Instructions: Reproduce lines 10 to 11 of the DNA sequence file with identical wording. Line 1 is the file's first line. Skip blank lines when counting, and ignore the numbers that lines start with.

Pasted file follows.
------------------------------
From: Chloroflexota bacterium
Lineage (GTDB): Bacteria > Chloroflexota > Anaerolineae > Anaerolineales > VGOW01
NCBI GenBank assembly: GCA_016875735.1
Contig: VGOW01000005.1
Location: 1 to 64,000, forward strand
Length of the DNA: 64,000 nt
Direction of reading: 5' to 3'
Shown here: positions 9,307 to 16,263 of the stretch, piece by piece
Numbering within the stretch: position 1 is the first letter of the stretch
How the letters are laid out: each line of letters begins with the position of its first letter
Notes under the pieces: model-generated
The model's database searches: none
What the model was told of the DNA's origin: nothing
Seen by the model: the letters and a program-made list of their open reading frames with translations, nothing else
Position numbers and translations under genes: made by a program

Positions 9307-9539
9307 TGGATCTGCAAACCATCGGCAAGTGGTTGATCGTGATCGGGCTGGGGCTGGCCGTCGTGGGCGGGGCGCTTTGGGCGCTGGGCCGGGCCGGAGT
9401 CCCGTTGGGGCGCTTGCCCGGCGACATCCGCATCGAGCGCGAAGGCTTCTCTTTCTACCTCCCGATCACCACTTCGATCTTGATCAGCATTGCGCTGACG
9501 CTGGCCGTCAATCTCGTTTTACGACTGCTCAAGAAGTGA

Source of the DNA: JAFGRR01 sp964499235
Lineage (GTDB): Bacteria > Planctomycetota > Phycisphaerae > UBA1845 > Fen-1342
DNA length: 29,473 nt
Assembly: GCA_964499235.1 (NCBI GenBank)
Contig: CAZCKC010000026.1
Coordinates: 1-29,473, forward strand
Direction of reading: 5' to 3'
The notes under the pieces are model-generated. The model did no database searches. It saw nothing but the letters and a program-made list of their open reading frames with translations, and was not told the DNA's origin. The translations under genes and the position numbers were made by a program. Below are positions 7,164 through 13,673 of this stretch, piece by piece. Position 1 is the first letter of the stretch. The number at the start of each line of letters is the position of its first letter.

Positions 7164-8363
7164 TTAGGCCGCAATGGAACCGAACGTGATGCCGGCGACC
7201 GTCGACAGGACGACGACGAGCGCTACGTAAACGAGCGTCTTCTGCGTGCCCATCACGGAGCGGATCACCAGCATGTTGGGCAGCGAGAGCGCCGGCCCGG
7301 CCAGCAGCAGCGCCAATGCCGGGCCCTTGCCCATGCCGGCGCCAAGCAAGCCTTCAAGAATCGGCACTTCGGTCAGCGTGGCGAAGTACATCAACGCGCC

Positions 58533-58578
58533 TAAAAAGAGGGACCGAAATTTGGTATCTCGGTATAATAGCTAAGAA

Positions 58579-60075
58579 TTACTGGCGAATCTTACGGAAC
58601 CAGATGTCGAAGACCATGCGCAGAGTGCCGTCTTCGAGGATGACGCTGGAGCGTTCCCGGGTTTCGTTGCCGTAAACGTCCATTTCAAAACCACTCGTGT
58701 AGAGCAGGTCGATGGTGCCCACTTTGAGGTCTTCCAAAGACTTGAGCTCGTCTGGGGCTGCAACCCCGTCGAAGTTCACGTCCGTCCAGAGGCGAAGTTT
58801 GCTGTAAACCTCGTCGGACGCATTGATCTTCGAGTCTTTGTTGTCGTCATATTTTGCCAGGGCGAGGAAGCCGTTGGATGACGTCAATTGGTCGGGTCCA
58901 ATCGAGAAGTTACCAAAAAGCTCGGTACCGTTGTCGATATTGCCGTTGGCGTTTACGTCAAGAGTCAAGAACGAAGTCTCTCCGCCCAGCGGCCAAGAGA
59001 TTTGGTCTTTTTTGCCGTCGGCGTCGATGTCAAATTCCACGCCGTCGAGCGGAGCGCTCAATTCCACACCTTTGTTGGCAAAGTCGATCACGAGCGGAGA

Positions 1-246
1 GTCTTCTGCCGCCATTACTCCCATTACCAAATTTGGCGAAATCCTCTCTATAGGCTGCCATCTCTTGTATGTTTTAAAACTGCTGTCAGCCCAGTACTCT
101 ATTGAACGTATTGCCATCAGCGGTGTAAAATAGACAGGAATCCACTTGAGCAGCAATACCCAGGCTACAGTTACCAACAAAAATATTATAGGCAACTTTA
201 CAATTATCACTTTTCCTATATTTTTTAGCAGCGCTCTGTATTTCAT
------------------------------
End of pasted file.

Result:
How the letters are laid out: each line of letters begins with the position of its first letter
Notes under the pieces: model-generated